U.S. National Research Council: Climate Change Impacts “Call for Action by U.S. Naval Leadership”


Arctic climate change challenge for U.S. Navy (Image source: U.S. Navy)

The U.S. National Research Council warned in a new report released March 10, National Security Implications of Climate Change for U.S. Naval Forces, that “even the most moderate predicted trends in climate change will present new national security challenges for the U.S. Navy, Marine Corps, and Coast Guard.” The seriousness of the climate change preparedness discourse in this report, commisioned by the U.S. Department of the Navy, and the seriousness with which it treats scientific intelligence and the assessments by the Intergovernmental Panel on Climate Change, contrasts with the rampant denialism we have been witnessing in Congress and the right-wing blogosphere.

Regardless of one’s views on U.S. national security policy issues, this report from the leading U.S. scientific advisory body to the U.S. government raises key issues in the science-policy nexus, most particularly with regard to the potential impacts of climate change in the Arctic region.

The following is re-posted with the permission of the author from the World Wildlife Fund’s Climate Blog.

U.S. National Research Council: Climate Change Impacts “Call for Action by U.S. Naval Leadership”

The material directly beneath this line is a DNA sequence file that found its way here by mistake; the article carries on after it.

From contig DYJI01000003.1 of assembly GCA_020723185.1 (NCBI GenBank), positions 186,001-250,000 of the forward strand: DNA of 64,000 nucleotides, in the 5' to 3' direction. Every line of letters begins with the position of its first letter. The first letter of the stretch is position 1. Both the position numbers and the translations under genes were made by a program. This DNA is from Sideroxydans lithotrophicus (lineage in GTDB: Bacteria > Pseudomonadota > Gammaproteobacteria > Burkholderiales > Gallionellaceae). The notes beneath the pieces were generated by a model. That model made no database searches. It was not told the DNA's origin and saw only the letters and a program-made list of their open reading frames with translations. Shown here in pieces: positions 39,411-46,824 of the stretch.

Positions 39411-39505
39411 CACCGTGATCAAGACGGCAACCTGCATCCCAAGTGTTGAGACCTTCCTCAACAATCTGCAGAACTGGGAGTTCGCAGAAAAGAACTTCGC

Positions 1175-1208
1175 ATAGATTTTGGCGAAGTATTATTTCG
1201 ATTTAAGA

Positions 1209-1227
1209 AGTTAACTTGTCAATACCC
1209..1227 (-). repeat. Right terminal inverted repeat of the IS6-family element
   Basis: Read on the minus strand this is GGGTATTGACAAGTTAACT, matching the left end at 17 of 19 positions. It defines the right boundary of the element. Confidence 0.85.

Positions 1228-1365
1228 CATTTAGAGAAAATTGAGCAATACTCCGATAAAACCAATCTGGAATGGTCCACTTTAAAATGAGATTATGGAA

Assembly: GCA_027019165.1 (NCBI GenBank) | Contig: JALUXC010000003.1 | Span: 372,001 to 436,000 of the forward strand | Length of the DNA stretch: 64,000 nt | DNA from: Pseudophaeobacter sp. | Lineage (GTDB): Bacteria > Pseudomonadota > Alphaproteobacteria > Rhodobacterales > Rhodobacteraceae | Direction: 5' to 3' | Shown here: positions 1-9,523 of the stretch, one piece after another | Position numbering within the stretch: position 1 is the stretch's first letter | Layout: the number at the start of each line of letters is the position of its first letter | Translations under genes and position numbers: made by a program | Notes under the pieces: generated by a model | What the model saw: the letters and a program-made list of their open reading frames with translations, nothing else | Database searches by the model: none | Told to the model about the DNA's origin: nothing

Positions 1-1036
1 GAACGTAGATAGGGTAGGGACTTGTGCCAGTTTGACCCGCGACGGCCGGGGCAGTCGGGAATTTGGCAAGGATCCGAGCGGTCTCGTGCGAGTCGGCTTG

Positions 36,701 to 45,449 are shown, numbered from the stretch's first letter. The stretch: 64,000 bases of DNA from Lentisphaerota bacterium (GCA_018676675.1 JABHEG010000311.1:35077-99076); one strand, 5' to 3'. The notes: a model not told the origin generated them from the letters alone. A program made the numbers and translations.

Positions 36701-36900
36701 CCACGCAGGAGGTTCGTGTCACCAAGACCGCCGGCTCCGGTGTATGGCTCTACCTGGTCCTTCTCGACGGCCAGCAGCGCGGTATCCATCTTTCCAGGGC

Published by Nick Sundt on Friday, March 11, 2011

In National Security Implications of Climate Change for U.S. Naval Forces, the U.S. National Research Council (NRC) warned yesterday (10 March 2011) that “even the most moderate predicted trends in climate change will present new national security challenges for the U.S. Navy, Marine Corps, and Coast Guard.” Frank L. Bowman, a retired U.S. navy admiral and co-chair of the NRC committee that wrote the report said: “Naval forces need to monitor more closely and start preparing now for projected challenges climate change will present in the future.”  The NRC is the main operating agency of the National Academy of Sciences and the National Academy of Engineering.  

The study, sponsored by the U.S. Department of the Navy, covered a wide range of climate change implications for naval operations around the world, but it highlighted the implications of Arctic warming.  “Of all the theaters of naval operations that the committee considered could be impacted by climate change, the Arctic was found to have the most immediate challenges,” the report says. We provide below excerpts from the report, outlining the panel’s findings and recommendations in six areas for “U.S. Naval Leadership Action.”

Action Area 1: Support ratification of the United Nations Convention on the Law of the Sea.